Commentary: The history behind separation of church and state

The truth of American history was that it was the churches that were politically active. The churches were driving the rebellions against kings in the name of religious liberty. History, if the truth be known, records that it took over 700 years and five documents giving us our Declaration of Independence, our Constitution and our Bill of Rights.

The first of those documents, the 1100 Charter of Liberties, is where we get our understanding of the principle of separation of church and state. A king, in 1100, declared that if the government is in your church it’s an evil and oppressive government. He made a promise in the 1100 Charter of Liberties that government would no longer be evil and oppressive, and the very first promise he makes, which is not even in the list of 14 promises — it’s in the preamble — says, “I, through fear of God and the love I have toward you all, in the first place make the holy church of God free, … .” Just 100 years later the people, now making demands of kings through the Magna Carta, [the latter document] says that the English church shall be free from government intrusion and shall have her rights entire and her liberties inviolate, meaning the government can’t dictate to the church; that’s what separation of church and state has meant for hundreds of years. The government has no business in your church!

It has only been since our most recent fraction of history that we have started to believe that separation of church and state means that God has no business in public conversation. That is our revision of a time-tested, blood-bought principle, creating a falsehood that is simply not true! It’s only because we don’t teach our history.

From 1639-1640, the people fought for religious liberty in the church, led by a Jenny Geddes who got so sick of hearing the government’s authority from her pastor’s mouth in the pulpit, she stands up in the middle of church and picks up her stool and throws it at the pulpit, screaming things like “hirelings of government, rather than men of God.” This spreads throughout Scotland and the entire kingdom, beginning the bishop wars where the people are fighting for religious liberty in the church, against the king’s appointed bishops, who were placed in the church to enforce the king’s law.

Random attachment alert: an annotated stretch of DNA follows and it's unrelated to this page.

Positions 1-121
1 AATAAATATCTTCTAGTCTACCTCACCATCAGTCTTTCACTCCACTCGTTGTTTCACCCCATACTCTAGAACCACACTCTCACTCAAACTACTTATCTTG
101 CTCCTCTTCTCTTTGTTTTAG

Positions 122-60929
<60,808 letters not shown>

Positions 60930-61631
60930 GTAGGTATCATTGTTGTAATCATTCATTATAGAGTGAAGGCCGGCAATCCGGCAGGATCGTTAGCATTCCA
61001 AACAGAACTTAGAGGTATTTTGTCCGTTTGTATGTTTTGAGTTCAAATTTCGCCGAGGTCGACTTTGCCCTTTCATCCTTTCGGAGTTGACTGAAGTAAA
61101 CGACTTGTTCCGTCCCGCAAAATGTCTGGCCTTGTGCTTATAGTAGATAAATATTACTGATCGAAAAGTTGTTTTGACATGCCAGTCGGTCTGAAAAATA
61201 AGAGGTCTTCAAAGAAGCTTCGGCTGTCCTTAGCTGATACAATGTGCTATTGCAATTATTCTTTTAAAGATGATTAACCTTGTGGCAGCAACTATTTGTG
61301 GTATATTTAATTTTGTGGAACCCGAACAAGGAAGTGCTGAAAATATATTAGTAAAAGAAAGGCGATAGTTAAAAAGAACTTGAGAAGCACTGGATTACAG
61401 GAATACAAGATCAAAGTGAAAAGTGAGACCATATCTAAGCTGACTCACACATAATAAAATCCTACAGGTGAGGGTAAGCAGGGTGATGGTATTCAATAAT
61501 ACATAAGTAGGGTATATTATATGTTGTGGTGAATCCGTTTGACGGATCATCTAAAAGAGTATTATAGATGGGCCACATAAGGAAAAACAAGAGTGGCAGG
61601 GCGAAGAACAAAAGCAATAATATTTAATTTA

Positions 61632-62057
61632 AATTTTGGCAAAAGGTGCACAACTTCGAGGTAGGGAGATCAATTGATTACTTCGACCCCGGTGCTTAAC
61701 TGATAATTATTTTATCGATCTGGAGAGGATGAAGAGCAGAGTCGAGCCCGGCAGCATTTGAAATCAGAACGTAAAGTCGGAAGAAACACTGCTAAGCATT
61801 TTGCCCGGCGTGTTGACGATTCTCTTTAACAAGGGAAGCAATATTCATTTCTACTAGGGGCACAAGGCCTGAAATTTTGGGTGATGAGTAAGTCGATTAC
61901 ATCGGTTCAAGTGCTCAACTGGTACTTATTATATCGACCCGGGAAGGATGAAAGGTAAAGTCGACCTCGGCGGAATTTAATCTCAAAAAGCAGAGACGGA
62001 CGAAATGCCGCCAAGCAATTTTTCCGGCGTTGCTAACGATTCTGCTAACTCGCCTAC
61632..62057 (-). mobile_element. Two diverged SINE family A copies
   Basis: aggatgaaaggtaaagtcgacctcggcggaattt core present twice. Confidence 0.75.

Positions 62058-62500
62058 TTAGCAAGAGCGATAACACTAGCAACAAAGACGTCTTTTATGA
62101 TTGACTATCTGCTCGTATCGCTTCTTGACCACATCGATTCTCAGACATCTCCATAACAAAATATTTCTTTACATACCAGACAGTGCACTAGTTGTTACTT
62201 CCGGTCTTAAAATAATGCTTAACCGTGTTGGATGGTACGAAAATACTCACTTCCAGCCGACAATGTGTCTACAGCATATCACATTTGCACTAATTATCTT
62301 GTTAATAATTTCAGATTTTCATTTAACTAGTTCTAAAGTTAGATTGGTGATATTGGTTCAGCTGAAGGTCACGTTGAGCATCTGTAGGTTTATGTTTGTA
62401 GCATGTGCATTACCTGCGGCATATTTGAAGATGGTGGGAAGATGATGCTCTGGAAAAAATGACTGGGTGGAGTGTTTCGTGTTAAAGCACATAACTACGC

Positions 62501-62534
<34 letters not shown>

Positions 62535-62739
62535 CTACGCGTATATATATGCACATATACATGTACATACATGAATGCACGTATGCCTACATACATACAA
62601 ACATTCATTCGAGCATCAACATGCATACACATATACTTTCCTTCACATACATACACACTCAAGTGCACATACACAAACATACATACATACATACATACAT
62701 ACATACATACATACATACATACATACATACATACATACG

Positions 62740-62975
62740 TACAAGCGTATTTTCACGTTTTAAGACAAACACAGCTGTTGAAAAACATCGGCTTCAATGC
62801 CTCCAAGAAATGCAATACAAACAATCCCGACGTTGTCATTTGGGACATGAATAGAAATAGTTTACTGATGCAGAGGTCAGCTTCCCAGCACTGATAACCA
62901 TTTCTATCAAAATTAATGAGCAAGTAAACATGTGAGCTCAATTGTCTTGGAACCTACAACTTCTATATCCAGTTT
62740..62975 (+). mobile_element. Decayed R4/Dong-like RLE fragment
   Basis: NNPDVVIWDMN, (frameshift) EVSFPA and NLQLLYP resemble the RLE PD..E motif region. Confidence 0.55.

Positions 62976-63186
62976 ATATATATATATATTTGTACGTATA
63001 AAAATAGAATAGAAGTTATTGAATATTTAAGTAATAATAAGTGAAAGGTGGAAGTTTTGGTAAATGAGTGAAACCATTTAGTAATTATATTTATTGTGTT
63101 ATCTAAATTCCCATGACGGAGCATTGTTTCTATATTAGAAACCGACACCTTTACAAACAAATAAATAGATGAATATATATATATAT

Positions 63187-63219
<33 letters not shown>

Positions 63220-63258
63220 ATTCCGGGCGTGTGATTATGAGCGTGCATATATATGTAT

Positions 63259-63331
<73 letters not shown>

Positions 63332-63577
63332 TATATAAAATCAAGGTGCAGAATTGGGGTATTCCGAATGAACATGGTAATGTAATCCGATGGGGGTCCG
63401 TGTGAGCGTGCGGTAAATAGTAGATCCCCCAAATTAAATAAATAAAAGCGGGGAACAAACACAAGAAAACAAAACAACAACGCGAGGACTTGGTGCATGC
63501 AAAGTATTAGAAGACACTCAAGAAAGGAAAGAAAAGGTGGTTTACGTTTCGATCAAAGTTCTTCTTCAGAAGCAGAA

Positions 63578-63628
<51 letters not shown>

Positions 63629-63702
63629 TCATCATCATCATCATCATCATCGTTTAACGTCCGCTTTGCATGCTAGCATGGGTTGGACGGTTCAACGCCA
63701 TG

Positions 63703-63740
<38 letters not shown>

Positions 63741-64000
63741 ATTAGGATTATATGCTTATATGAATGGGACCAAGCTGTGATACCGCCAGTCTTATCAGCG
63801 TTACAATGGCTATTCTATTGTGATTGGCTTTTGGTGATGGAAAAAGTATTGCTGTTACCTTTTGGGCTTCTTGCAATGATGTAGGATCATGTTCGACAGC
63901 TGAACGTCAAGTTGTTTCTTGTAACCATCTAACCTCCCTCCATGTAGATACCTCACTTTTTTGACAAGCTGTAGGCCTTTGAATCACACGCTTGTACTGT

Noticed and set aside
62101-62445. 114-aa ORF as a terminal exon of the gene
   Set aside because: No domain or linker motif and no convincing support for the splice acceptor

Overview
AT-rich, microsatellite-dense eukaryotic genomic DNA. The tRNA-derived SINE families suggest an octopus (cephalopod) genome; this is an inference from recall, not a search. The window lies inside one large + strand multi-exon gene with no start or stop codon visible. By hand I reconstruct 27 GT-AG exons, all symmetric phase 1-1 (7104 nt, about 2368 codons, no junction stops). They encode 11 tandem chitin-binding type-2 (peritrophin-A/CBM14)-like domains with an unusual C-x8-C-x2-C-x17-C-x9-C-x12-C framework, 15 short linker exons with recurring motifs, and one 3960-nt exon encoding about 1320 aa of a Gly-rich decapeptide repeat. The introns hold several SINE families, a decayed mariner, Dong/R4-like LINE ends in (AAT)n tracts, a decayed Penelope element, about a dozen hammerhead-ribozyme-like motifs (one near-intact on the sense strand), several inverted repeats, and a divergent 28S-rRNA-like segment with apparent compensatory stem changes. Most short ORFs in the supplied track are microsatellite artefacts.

We have James II in 1688, trying to dictate to the churches what they can and cannot say, in the disguise of religious liberty. James II issuing his Declaration of Indulgence, saying, I will no longer make you be a member of the Church of England; you can have religious liberty now, you can have church anywhere you want, anytime you want, with any pastor and preach anything you want, on one condition: before you have church, you must inform the king where you’ll be meeting, when you’ll be meeting, who will be preaching, what will be said, and you will promise that you will never say anything bad about the king in church. In 1688, they realized that’s not religious liberty, yet, in 2015, we call that a 501(c)(3).

James II’s kingly decree is no different from our 501(c)(3) today, so, what’s the difference between 1688 and 2015? In 1688, the bishops, pastors and the head of the churches stood up to the king and said we will not comply with your dictate and we’ll preach whatever we want anyway because we’ve had a promise since 1100 that you’ll not be in our church, and guess what? We also know that if you’re in our church, that makes you an evil and oppressive government, and you’re worthy of rebellion, and that’s exactly what happens.

Because of this decree and the king’s enforcement of the decree, the Glorious Revolution of 1689 erupts. James II gets so scared that he’s going to lose his head, he hops on his horse and rides away, fleeing the kingdom. We get a King and a Queen, William and Mary of Orange. We get the English Bill of Rights of 1689 which, quite ironically, requires the King and the Court to take a pledge to shun all foreign influence from the kingdom, all foreign influence will now be shunned.

I wish we would’ve taken that little bit of history and wisdom. Perhaps if we’re going to have an Article V Convention, that’s an Amendment to the Constitution that we can support, an oath of office that says there will be no foreign law and no foreign influence in our Constitutional Republic! We need to discuss a little bit more those things that the American Culture and Faith Institute have discerned from their survey (God’s People Want To Know) because the people of the churches are screaming and the pastors are too worried about their 501(c)(3)money, too worried about making people mad in the pew and losing their tithe. Idolatry has overcome our churches!

Robert Duff

Smyrna

Editor’s note: Section 501(c)(3) of the Internal Revenue Code defines non-profit organizations that not only are exempt from paying taxes on their receipts used for defined purposes, but also, contributors to them may claim deductions for their contributions to these organizations if they have a net tax liability, itemize deductions rather than take standard deductions and are not subject to the Minimum Alternative Tax. Among other regulations, such tax-exempt organizations may not advocate for or against candidates for public office.

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